Do we have the commitment? Intellectually, yes. In reality, no. Measurement is not yet part of our marketing paradigm, which leaves us looking for "how to succeed in measurement without really trying."


Power over partnership. Ask any ten marketers from organizations that rely on personal selling about marketing measurement, and at least nine will quickly refer to the need for a "closed-loop" information system. Bring these marketers together into one conversation, and within minutes (if not seconds) you'll start hearing some familiar quotes.

We're repeating the same lines about the difficulty of marketing measurements over and over again.

Look at the italics. Listen to how we commonly express our frustrations over the "barriers" we encounter when we try to establish effective information loops. Three attitudes are readily apparent.

  1. We're approaching marketing measurement as a power struggle, not a partnership.
  2. We're treating information capture and communication as a side job for sales agents (whether they're company, independent or distributor reps).
  3. We're trying to change ingrained behavior without acknowledging that fact.

We'll never accomplish marketing measurement with these attitudes. And it's fair to say that if we approach marketing measurement as something we have to "enforce," something that customer contact people should do in their spare time, and a change in behavior that our people are willing to make at the drop of a hat -- we're not really trying hard enough to accomplish marketing measurement.

To fully grasp why these attitudes leave us trying to capture this "greased pig" with both arms tied behind our back, let's look carefully at what fully-implemented, "closed-loop" information management entails.

When we're not treating marketing measurement as a power struggle, we're relegating it to being a "side job."

"Closed-loop" measurement concept

Introductions. Measuring organizational marketing effectiveness relies heavily on measuring marketing-generated introductions to new customers. Even in cases where customers may respond to marketing by directly contacting the organization's agent, information about the customer and the contact must flow upstream to the organization in order to "close the loop" and link outcomes to inquiries.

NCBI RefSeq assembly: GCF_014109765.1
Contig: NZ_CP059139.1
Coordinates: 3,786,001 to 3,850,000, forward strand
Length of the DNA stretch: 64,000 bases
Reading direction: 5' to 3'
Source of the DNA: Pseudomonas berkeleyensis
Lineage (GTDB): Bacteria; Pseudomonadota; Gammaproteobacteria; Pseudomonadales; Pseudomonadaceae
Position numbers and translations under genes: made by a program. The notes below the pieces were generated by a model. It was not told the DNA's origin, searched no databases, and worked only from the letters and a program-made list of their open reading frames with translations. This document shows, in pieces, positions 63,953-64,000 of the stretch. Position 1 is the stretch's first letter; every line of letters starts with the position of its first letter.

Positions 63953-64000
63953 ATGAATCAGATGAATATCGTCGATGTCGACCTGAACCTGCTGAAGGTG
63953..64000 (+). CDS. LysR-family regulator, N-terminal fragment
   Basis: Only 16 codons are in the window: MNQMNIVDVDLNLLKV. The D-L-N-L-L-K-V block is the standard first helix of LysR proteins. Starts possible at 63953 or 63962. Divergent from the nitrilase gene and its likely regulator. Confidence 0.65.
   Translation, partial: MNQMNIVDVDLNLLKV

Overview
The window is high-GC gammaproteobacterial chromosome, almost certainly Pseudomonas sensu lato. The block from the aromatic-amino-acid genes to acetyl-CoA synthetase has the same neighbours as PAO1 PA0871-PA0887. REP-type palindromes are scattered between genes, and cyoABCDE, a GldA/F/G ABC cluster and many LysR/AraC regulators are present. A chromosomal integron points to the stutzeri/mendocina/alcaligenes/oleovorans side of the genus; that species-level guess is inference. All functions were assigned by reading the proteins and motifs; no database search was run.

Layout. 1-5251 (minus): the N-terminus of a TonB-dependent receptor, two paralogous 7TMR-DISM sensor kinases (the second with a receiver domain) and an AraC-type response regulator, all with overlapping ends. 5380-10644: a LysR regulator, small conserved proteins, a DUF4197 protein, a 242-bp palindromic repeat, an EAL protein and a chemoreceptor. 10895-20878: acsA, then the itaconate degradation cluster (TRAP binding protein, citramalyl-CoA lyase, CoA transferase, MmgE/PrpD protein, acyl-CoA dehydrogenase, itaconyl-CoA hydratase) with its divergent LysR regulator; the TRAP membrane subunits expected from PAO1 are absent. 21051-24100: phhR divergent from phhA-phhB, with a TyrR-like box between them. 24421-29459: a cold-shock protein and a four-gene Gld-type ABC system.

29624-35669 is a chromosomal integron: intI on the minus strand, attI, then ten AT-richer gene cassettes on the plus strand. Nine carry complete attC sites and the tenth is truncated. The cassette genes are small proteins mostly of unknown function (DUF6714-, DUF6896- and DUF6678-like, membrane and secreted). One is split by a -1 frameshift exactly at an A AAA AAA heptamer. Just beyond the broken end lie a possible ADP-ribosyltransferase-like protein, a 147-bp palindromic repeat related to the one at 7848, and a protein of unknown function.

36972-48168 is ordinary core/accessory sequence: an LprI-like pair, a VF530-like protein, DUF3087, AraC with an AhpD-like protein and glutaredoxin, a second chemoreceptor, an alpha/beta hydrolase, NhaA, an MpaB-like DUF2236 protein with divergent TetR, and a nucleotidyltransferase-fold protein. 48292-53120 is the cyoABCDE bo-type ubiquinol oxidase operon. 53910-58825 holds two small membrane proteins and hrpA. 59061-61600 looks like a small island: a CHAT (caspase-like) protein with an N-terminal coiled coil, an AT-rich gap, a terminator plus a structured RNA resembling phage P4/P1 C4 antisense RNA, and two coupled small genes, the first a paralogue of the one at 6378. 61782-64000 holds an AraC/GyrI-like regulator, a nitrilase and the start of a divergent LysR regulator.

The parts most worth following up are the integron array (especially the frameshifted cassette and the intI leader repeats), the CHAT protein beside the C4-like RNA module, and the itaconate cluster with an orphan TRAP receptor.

Qualification. Following introductions, an important "feeling out" phase occurs in the marketing/sales process. It's called "inquiry qualification," and its purpose is identifying which inquiries are worthy of field sale time and which are not -- before inquiries are distributed to field sales. Inquiry qualification has become a centralized rather than field function for most organizations -- both to achieve economies of scale in the process and to keep sales agents selling, rather than sitting in an office calling to qualify inquiries and waiting for call backs.

Sales Dialog. Once agents receive information about qualified customers, the sales dialog begins -- or should begin. Maintaining an upward flow of information about the progress of the sales dialog measures sales rep effectiveness and level of inquiry qualification (which has everything to do with rep effectiveness). This upward flow also helps identify "sticking points" in negotiations, competitive conditions and other recurring factors that lower the percentage of qualified inquiries converted to sales.

Sales Outcome. At the conclusion of the sales dialog (which may take several years in capital goods marketing), the agent must communicate the customer purchase action -- and not just the "what" but the "why." Tying the outcome back to the initial introduction completes the information loop required for "closed-loop" marketing measurement -- or at least the initial round.

Feedback Loop. Measurement information is fed back to all parties involved in the marketing process -- including agents who can improve field decisions, using this data.

Ongoing Measurement. Most customers demonstrate their economic value over time. Continuing to add transaction data to customer records over time augments customer acquisition cost measurements made initially -- especially in terms of determining lifetime customer value.

Marketing measurement requires changes in behavior at the sales, staff and management level -- yet we're trying to implement measurement as a "program" rather than trying to effect change.

How's our approach? Not so hot. Given what "closed-loop" measurement entails, is it possible to "order" agents, even company rather than independent agents, to put this process into play? Does it make sense to ask agents an organization marketing staff to execute this process in their spare time? Can we expect people to change ingrained behavior, without making a concerted effort to lead and help them through change?